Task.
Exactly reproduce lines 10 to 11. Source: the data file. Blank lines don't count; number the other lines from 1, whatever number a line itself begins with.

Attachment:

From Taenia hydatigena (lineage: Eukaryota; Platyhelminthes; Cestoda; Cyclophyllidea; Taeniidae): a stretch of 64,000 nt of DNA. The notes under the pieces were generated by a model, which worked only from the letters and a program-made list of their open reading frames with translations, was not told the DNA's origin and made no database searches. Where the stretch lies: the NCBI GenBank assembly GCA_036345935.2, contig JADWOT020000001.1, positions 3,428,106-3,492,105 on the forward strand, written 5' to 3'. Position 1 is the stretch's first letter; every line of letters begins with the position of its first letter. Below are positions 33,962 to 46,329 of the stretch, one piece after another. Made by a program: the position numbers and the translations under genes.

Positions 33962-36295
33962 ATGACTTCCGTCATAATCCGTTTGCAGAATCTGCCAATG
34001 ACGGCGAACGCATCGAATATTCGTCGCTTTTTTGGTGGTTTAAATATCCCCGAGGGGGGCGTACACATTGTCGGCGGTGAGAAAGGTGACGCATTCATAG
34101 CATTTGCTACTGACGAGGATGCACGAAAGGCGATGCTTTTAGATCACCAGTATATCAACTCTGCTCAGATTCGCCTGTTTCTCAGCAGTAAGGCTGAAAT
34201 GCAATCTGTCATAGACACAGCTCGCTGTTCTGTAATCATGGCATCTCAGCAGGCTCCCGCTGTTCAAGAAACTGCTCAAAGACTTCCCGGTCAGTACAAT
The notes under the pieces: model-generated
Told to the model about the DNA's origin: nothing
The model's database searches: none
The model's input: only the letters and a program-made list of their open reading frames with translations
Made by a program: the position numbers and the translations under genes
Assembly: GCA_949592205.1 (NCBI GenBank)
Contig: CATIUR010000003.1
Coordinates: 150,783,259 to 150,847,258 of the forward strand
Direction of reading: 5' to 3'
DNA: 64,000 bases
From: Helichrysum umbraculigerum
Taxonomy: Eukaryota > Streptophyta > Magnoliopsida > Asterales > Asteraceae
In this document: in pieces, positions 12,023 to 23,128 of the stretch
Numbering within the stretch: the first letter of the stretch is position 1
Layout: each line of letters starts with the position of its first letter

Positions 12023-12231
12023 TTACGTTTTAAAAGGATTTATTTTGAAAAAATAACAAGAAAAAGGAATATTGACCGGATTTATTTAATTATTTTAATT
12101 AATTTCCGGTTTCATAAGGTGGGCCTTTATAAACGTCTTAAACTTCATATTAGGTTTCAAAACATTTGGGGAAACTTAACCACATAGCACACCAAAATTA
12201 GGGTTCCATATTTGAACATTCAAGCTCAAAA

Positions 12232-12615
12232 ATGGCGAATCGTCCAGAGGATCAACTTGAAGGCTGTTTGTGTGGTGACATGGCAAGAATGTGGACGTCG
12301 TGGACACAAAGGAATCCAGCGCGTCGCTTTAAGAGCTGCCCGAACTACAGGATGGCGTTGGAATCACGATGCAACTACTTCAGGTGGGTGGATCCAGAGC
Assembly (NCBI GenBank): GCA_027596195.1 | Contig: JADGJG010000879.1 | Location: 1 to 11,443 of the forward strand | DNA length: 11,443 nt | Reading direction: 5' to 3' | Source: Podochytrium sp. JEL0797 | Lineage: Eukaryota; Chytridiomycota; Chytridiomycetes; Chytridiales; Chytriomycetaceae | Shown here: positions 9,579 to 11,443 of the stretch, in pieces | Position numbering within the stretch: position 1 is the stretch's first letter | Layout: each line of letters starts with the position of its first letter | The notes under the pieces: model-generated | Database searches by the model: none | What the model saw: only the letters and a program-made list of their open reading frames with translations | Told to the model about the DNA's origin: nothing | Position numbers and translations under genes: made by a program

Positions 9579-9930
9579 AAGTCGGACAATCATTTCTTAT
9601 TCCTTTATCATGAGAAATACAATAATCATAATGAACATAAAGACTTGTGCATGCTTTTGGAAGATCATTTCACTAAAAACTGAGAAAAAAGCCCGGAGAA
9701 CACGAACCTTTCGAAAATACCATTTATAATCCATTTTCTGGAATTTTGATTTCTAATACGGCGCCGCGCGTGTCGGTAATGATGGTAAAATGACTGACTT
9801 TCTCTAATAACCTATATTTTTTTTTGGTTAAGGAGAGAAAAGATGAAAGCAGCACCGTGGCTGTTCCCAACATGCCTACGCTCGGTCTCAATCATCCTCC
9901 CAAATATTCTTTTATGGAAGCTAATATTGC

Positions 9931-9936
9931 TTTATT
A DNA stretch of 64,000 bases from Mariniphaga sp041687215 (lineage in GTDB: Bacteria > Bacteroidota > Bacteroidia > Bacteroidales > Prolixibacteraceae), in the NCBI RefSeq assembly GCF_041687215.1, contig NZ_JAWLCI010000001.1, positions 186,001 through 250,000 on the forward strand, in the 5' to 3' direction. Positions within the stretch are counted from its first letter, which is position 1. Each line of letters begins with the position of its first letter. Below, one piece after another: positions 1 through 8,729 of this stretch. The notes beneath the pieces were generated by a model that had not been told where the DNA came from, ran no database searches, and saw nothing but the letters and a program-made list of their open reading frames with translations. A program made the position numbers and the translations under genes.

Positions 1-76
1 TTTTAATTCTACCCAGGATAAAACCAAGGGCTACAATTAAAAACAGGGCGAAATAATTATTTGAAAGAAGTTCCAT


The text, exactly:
The model's input: only the letters and a program-made list of their open reading frames with translations
Made by a program: the position numbers and the translations under genes